It’s a social stereotype perpetuated mostly through media and advertising. Why? Because it sells. Body wash. Albums. Movie tickets. Clothes. Video games.

It’s baggage our culture has been carrying for generations.

Being a real man does mean being in control. But not of others. It means being in control of yourself enough to understand, acknowledge and accept your strengths and weaknesses. It also means never using your strength—physically or verbally—to overpower others. Particularly the women in your life, whether it be your wife, girlfriend, mother or daughter.

A real man provides protection, safety, and acceptance; a weak man dishes out pain, insecurity, and denial. In either case, they are reflections of your inner self.

The question is: What kind of reflection do you want to see when you look in the mirror each day?

There’s no denying sexism and a male-dominance mentality are still deeply woven into the fabric of our society. And while we have made strides in some areas by recognizing and discussing matters of physical and verbal abuse, that baggage is still out there circling on the carousel.

As men, we must make a conscious decision each day to avoid claiming it.

-Ned Hickson

Ned is an award-winning syndicated humor columnist and editor for Siuslaw News.  His weekly column appears in dozens of newspapers in the U.S. and Canada as a syndicated feature for News Media Corporation.  He is the author of “Humor At The Speed of Life”. Look for his latest upcoming book called, “Pearls of Writing Wisdom: (From 16 years as a shucking columnist)” through Port Hole Publishing.



Ordinary pearls

Nedism Wisdom  (Thanks, Ned)

Motherly Insights Include How to Control Children With a Jalapeño

Because I really enjoyed this. Because I couldn’t come up with anything better. Because I took the weekend off and threw Mother’s Day over to a man.

I turn over the controls to one of my favorite humorists and a great pal who managed to make me laugh and cringe at memories of my own mammilla disasters.  I give you:

Ned Hickson’s – Motherly Insights Include How to Control Children With a Jalapeño


mom jalapenoThis year perhaps more than any other, my wife deserves something special for Mother’s Day. That’s because in spite of our youngest daughter’s many pre-pubescent mood swings, my wife has somehow managed to avoid what I’m sure has been a strong (some might even say natural) urge to eat her young. This hasn’t been easy. As I mentioned, our daughter is experiencing the physical and emotional challenges that accompany adolescence. One minute she is merrily talking about her favorite kind of cheese; the next minute, she is blaming cheese for ruining her life. As a father, my instinct is to fix the problem by addressing the root of the issue by going directly to the refrigerator and throwing out everything that is — or has the potential of becoming — a cheese-like substance.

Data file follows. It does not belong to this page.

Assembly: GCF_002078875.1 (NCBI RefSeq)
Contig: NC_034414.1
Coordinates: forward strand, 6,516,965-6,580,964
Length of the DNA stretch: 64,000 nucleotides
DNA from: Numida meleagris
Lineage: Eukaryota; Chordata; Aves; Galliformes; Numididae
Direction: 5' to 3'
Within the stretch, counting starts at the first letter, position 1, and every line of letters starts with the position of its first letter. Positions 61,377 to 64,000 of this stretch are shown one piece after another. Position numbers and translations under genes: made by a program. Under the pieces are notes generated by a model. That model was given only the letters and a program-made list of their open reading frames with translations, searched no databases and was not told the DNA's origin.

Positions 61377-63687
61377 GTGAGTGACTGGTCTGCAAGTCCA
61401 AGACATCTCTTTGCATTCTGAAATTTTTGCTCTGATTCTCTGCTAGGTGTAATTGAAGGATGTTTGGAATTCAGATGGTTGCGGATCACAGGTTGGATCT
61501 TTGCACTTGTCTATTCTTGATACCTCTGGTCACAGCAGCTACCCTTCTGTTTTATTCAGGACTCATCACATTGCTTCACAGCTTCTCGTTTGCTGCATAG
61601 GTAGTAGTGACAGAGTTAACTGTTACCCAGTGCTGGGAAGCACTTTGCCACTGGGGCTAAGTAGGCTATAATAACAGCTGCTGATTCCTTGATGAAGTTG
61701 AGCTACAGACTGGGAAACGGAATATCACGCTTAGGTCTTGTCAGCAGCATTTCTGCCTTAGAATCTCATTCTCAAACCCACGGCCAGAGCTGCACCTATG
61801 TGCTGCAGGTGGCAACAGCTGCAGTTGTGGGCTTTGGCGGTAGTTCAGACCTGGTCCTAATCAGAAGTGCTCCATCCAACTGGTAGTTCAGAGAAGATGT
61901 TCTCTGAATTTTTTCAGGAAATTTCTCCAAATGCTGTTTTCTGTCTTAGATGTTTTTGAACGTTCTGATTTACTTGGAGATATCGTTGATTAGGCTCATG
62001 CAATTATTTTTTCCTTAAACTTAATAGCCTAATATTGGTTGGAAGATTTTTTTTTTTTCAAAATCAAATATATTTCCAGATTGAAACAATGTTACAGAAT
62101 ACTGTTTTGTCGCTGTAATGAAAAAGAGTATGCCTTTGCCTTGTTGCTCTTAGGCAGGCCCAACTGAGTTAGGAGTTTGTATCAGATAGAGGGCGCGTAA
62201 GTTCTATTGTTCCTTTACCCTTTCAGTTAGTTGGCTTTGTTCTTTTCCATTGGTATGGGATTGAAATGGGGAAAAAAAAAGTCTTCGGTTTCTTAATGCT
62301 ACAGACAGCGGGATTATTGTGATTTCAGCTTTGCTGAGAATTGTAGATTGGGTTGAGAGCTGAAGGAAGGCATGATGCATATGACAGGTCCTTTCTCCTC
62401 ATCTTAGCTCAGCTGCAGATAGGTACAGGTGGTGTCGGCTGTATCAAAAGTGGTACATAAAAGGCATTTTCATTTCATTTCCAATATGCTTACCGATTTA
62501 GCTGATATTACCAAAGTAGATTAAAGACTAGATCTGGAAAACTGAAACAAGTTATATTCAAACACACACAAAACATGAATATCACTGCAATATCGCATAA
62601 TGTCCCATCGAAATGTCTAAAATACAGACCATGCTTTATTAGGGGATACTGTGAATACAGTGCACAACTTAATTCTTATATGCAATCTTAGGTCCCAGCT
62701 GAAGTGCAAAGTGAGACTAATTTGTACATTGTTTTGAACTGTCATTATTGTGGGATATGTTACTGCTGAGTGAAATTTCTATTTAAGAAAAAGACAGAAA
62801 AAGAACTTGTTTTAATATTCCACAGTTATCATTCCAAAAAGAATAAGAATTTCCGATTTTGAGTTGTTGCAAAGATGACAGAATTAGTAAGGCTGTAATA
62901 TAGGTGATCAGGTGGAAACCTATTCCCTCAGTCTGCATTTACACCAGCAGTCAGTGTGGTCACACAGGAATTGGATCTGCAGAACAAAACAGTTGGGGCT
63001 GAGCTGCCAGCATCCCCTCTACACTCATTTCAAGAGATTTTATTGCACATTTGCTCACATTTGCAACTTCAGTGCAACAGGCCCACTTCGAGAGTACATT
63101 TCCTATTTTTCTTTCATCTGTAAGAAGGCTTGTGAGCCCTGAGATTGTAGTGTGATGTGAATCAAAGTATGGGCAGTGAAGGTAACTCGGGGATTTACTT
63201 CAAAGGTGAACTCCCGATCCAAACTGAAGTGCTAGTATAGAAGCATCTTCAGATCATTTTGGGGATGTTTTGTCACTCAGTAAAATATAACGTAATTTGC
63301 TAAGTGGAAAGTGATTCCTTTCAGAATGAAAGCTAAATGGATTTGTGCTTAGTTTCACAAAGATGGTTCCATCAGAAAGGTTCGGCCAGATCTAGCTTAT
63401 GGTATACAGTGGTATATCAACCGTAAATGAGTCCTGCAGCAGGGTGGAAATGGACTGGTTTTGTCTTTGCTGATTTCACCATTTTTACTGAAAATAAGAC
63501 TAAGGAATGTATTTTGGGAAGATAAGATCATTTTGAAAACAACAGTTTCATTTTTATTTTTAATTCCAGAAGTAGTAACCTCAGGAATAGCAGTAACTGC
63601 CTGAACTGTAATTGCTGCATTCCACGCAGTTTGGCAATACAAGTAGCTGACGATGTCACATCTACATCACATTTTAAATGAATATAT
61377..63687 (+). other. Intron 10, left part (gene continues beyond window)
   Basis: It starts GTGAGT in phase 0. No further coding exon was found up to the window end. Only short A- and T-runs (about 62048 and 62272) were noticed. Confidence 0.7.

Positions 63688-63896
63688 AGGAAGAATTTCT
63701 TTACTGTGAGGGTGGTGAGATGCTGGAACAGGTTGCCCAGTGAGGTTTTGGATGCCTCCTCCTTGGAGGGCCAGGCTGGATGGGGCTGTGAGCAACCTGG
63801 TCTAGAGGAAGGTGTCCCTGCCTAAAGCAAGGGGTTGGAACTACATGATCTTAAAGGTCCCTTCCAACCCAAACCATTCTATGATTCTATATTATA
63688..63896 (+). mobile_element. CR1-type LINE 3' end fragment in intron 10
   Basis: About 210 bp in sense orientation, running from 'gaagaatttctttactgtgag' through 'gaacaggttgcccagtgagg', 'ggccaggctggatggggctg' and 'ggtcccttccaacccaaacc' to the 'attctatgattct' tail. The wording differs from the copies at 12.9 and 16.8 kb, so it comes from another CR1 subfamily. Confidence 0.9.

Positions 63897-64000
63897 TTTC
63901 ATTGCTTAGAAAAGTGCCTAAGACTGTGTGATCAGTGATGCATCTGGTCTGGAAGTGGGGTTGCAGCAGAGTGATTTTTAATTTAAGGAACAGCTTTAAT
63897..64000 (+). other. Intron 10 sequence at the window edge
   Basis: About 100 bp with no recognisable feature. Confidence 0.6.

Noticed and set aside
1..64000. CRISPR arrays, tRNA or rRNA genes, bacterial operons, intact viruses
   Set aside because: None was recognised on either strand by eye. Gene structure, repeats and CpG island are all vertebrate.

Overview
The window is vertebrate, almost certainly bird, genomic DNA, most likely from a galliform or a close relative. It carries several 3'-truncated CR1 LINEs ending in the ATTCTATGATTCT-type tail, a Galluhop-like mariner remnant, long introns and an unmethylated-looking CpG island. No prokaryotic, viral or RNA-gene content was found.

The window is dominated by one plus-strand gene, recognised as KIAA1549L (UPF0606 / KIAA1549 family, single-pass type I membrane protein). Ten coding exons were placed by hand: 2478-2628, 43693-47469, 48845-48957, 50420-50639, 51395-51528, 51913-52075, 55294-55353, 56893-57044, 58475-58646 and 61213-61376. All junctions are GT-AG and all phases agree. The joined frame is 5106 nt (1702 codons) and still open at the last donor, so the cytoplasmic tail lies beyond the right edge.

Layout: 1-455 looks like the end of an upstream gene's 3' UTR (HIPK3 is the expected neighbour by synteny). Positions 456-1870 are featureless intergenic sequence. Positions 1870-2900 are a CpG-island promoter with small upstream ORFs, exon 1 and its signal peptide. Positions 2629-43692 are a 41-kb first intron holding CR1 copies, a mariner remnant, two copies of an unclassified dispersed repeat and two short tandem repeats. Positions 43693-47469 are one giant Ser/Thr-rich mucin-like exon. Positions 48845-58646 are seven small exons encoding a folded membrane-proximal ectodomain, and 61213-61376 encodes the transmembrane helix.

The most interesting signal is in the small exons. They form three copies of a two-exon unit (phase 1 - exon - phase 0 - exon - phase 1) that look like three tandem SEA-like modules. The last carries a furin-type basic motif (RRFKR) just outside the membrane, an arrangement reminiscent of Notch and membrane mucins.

My wife, on the other hand, understands there are complex emotional issues at work, and that, in spite of my good intentions, the likelihood of me being able to resolve such issues is akin to having a bomb successfully de-activated by a goat. Thanks to her motherly intuition, my wife was able to explain to me that what our daughter says, and what she really means, are two completely different things.

As I understand it, this is the first step to becoming a woman.

Being a man, I am no stranger to this concept.

However, I was in denial when it came to my daughter. Mostly because I didn’t want to admit that she is growing up; time is slipping away. And that, in just a couple of years, my wife and daughter will probably be sharing the same PMS cycle.

Though I kept this realization to myself, it was clear that my wife’s insightfulness is something that only comes with motherhood. It’s a bond that starts during that first nine months, when mother and child reach a special understanding that if baby doesn’t stop using mommy’s bladder for step aerobics, mommy will eat a raw jalapeno. In this way, even before birth, a child learns Mom will endure physical or emotional discomfort if it means providing a valuable life lesson; because that’s what Moms do best.


If you don’t believe me, then I have two words for you: Breast Pump. True, not every mother utilized this torture device, but the mere thought that she could have is reason enough for a child to be respectful. If you’re in doubt, go right now to the nearest full-service car wash, attach an industrial car vacuum nozzle to one of your mammilla, push the on button, and keep it there until a) your chest resembles a deflated balloon animal, or b) someone calls the police.